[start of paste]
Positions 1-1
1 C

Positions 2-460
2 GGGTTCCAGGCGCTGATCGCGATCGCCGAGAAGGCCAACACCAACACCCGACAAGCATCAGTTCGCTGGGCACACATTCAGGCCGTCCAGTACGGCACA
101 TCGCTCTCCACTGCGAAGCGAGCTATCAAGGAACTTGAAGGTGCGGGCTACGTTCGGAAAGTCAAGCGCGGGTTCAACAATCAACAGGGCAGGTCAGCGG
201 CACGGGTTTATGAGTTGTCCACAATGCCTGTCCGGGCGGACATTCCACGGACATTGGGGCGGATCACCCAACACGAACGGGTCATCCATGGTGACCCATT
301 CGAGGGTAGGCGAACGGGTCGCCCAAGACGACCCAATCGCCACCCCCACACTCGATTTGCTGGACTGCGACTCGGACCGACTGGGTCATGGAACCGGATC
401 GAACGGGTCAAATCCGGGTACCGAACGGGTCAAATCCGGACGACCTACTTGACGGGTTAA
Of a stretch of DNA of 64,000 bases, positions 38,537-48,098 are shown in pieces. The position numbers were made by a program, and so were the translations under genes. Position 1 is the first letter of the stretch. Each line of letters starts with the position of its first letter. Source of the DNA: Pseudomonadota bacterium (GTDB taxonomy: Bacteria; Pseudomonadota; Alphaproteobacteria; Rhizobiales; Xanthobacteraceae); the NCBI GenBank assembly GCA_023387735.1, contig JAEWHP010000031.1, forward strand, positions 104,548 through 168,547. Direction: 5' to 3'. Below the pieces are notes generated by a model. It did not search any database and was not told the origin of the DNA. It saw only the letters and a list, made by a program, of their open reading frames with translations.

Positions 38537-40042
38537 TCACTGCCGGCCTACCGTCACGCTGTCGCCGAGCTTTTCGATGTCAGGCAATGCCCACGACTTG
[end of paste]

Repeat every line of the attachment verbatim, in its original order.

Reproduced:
Positions 1-1
1 C

Positions 2-460
2 GGGTTCCAGGCGCTGATCGCGATCGCCGAGAAGGCCAACACCAACACCCGACAAGCATCAGTTCGCTGGGCACACATTCAGGCCGTCCAGTACGGCACA
101 TCGCTCTCCACTGCGAAGCGAGCTATCAAGGAACTTGAAGGTGCGGGCTACGTTCGGAAAGTCAAGCGCGGGTTCAACAATCAACAGGGCAGGTCAGCGG
201 CACGGGTTTATGAGTTGTCCACAATGCCTGTCCGGGCGGACATTCCACGGACATTGGGGCGGATCACCCAACACGAACGGGTCATCCATGGTGACCCATT
301 CGAGGGTAGGCGAACGGGTCGCCCAAGACGACCCAATCGCCACCCCCACACTCGATTTGCTGGACTGCGACTCGGACCGACTGGGTCATGGAACCGGATC
401 GAACGGGTCAAATCCGGGTACCGAACGGGTCAAATCCGGACGACCTACTTGACGGGTTAA
Of a stretch of DNA of 64,000 bases, positions 38,537-48,098 are shown in pieces. The position numbers were made by a program, and so were the translations under genes. Position 1 is the first letter of the stretch. Each line of letters starts with the position of its first letter. Source of the DNA: Pseudomonadota bacterium (GTDB taxonomy: Bacteria; Pseudomonadota; Alphaproteobacteria; Rhizobiales; Xanthobacteraceae); the NCBI GenBank assembly GCA_023387735.1, contig JAEWHP010000031.1, forward strand, positions 104,548 through 168,547. Direction: 5' to 3'. Below the pieces are notes generated by a model. It did not search any database and was not told the origin of the DNA. It saw only the letters and a list, made by a program, of their open reading frames with translations.

Positions 38537-40042
38537 TCACTGCCGGCCTACCGTCACGCTGTCGCCGAGCTTTTCGATGTCAGGCAATGCCCACGACTTG